Effective July 1, 2013, the Tennessee Department of Labor and Workforce Development (TN DOL) will be authorized to impose penalties on construction companies that avoid paying workers' compensation premiums by misclassifying workers as independent contractors rather than employees.

Specifically, the new law, to be codified at Tenn. Code Ann. § 50-6-411, prohibits “any person or entity engaged in the construction industry” from:

  • concealing any information pertinent to the computation and application of an experience rating modification factor;
  • materially understating or concealing the amount of the payroll;
  • materially understating or concealing the number of employees; or
  • materially understating or concealing any of the employee’s duties.

Violations can result in fines of up to the greater of $1,000 or 1.5 times the average yearly workers’ compensation premium which should have been paid on the workers who are found by the TN DOL to have been improperly classified as independent contractors rather than employees.


Misclassifying an employee as an independent contractor is a common mistake that could result in the above penalties (in addition to federal wage and hour law violations if the misclassified workers are hourly and should have been paid overtime for all hours worked over 40 each workweek).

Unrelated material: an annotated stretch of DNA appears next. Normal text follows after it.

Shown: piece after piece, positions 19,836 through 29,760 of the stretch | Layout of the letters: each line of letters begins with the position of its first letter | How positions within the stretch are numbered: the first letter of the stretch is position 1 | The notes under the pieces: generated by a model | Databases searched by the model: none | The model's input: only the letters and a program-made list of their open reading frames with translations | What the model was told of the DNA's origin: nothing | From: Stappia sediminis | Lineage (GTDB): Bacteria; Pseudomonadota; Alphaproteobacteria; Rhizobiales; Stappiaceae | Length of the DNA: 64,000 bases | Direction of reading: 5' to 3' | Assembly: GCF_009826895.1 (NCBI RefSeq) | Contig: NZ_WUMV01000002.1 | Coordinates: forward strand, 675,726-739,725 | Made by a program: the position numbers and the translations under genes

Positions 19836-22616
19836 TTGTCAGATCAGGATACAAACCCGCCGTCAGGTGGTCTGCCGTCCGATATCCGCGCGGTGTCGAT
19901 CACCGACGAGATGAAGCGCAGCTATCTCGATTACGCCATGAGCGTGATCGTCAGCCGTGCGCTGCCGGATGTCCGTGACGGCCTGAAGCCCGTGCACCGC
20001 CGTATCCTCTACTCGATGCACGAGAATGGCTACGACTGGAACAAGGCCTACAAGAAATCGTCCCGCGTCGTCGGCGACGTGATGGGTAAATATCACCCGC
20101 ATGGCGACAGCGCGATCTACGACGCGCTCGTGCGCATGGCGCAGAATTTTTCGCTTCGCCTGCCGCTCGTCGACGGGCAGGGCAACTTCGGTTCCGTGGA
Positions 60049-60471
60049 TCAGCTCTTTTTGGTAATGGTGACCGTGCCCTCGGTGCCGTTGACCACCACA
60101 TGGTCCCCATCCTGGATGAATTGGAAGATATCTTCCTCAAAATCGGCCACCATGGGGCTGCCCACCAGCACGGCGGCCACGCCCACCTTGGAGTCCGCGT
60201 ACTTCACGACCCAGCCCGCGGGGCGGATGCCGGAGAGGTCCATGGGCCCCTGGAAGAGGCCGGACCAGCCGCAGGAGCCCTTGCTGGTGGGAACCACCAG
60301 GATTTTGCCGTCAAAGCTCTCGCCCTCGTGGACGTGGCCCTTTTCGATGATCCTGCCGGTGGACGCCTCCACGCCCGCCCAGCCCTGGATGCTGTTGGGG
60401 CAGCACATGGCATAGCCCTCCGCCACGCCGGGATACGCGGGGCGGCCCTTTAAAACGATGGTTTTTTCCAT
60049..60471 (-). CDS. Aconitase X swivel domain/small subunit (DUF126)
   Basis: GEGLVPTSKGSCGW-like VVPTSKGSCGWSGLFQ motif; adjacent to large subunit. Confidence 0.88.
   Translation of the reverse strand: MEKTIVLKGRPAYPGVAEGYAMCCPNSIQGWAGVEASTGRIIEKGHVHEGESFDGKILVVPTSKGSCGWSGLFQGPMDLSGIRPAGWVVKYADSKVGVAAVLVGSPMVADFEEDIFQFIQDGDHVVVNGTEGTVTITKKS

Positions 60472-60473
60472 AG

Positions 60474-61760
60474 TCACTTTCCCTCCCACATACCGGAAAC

As a general rule, independent contractors are characterized as being free from the employer’s direction and control. They typically:

  • have their own business with a business tax ID number which is different from their own individual social security number;
  • perform services for multiple companies;
  • pay their own travel and other expenses;
  • set their own hours;
  • have their own employees;
  • do not receive training on-the-job;
  • are contracted to perform work on specific jobs based on submitting a bid which may cause them either to make or lose money based on the amount of labor and materials they estimate to be required for the job versus the amount of each they actually end up using to complete it;
  • cannot walk off the job/quit without incurring a financial penalty; and/or
  • provide their own equipment and tools to complete the job.

“True” independent contractors also pay their own self-employment taxes and are not eligible for employee benefits, including workers’ compensation coverage or unemployment, through any of the companies for whom they perform work.

Although these general guidelines are helpful, distinguishing between an employee and an independent contractor can be difficult, as no one factor is determinative. The TN or federal DOL (and the IRS for taxation purposes) would look at the working relationship as a whole in order to determine whether it should be treated as an employment relationship or not.